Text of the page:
When protests began back in May demanding American police brutality be recognized, they sparked soul-searching in an unexpected corner. On TV, networks began to re-examine the decades-long proliferation of police procedurals glorifying law enforcement. The worst offenders, “Cops” and “Live P.D.,” were pulled wholesale, while others like “Brooklyn Nine-Nine” pledged to address timely issues in the forthcoming season.
American audiences are about to get a lot more British imports served up on this side of the pond.
Despite the cultural climate, police procedurals are extremely popular. Can the genre be reworked? Showtime’s newest series, “We Hunt Together,” suggests it can. And the series’ British roots are part of the reason why. This is a good thing — which is fortunate, because American audiences are about to get a lot more British imports served up on this side of the pond.
“We Hunt Together” is the second-ever original from Alibi, a U.K. cable channel, which has so far mostly served as a repository for other channels’ police procedurals. Even so, “We Hunt Together” is a surprisingly well-done series. It takes the genre and uses it not as a way to glorify law enforcement, but to postulate that human behavior in society is driven by circumstance, not conscious choices. Those who commit crimes often do so because their entire lives have led to that point; there is no other option.
With a heavier-handed director, or less-talented actors, this thesis could collapse into a stereotypical nature vs. nurture or lack-of-free-will fantasy. It helps that the Bonnie-and-Clyde-style murderers (Dipo Ola and Hermione Corfield) work hard to make their characters as compelling and well-rounded as possible. The pair of mismatched cops (Babou Ceesay and Eve Myles) are even better, keeping their characters ticking even when saddled with pendulous dialogue.
Ceesay’s character, DI Jackson Mendy, brings added complexity as an anti-corruption cop: Is the abuse of power within our modern law-enforcement systems as predictable and insidious as the acts of violence these systems supposedly protect us from?
This is the sort of show one would expect to find on PBS’ Masterpiece Mystery, tucked between regular seasons of “Grantchester” and “Endeavour,” two other U.K. police procedurals that attempt to use the genre to discuss heavier themes. So what’s it doing on Showtime, a network known for very American fare like "Homeland" and "Billions"?
The answer has a lot to do with time. Most people do not realize the short production schedules many TV shows follow. For example, the season finale for “This Is Us,” which aired March 24, completed filming just before Hollywood shut down in mid-March. Several decades ago, when TV episodes were treated as more disposable, this made sense. But while time-consuming premium TV is on the rise, much of broadcast still only tapes weeks ahead of airing.
When the coronavirus shutdown began, people thought the world would start back up by mid-summer. There was hope that American TV could continue with only a few shows having to shorten their seasons. But as the months drag on, channel after channel has begun digging around to find something, anything that’s new to U.S. audiences.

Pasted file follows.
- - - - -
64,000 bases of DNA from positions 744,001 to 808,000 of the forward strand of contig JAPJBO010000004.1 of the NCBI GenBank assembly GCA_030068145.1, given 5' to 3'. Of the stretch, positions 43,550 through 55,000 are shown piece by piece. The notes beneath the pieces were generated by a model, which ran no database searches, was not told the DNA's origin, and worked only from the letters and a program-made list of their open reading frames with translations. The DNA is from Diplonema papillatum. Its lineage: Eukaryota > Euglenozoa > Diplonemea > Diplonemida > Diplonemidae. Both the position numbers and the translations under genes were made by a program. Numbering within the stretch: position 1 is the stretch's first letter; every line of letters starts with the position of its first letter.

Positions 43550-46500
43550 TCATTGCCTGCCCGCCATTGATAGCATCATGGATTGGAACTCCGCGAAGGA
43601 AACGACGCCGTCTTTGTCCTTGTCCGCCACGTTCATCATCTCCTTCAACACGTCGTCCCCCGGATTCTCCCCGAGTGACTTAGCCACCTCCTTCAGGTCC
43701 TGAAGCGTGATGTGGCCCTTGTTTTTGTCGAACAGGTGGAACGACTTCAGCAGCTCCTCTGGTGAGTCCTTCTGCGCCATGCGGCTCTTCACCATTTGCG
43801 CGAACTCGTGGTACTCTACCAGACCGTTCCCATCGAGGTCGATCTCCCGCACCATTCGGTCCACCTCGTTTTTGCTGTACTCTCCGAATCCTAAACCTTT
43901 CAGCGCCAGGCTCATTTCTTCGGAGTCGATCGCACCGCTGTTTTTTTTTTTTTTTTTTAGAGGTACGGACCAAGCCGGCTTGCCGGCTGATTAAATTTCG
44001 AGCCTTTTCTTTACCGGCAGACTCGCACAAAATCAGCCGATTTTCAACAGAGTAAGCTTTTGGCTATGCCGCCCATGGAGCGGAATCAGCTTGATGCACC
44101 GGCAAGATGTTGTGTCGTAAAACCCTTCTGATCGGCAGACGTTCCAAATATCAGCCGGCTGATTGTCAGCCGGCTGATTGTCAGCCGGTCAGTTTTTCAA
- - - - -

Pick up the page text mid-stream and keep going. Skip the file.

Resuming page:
As a result, Showtime is one of several networks airing a series that already ran overseas. It’s luckier than most in that Alibi is not a major channel, so Americans have probably never heard of it. Other networks are banking on shows anglophiles might recognize.
The CW, for instance, attempted to bring over “Taskmaster,” a British comedy-panel show that has been nominated once for an International Emmy and three times for a BAFTA TV Award, winning it once. Another British import, “Killer Camp,” debuted on The CW in mid-July, “Coroner” started airing Aug. 5 and “Being Reuben” — a reality series featuring 14-year-old Welsh singer Reuben de Maid — arrived just this Friday.
July and August’s major influx of British TV is only a fraction of what viewers will most likely experience if Hollywood filming does not magically find a way to start at the end of this month.
This weekend will also see British debuts on streaming. NBCUniversal's Peacock is debuting “Hitmen,” starring Sue Perkins and Mel Giedroyc from “The Great British Baking Show.” (NBCUniversal is the parent company of NBC News.) Speaking of which, HBO Max has just snapped up the rights to “The Great British Baking Show” spinoff “The Great Pottery Throw Down,” which is expected to appear on the service in the coming months.
July and August’s major influx of British TV is only a fraction of what viewers will most likely experience if Hollywood filming does not magically find a way to start at the end of this month. Netflix has long relied on British imports to help pad its absurd number of monthly premieres. Now the rest of its competitors have noticed and are racing to keep up.
So far, Americans haven’t been biting. “Killer Camp” didn’t make much of a splash when it premiered, although it wasn’t an outright flop. “Taskmaster,” on the other hand, has already been yanked. (Americans haven’t watched panel shows in decades, and it seems unclear why networks would think now is the time to try to bring them back.)
Chances are one or more of these imports will eventually become a smash, opening the floodgates to a veritable British Invasion for TV.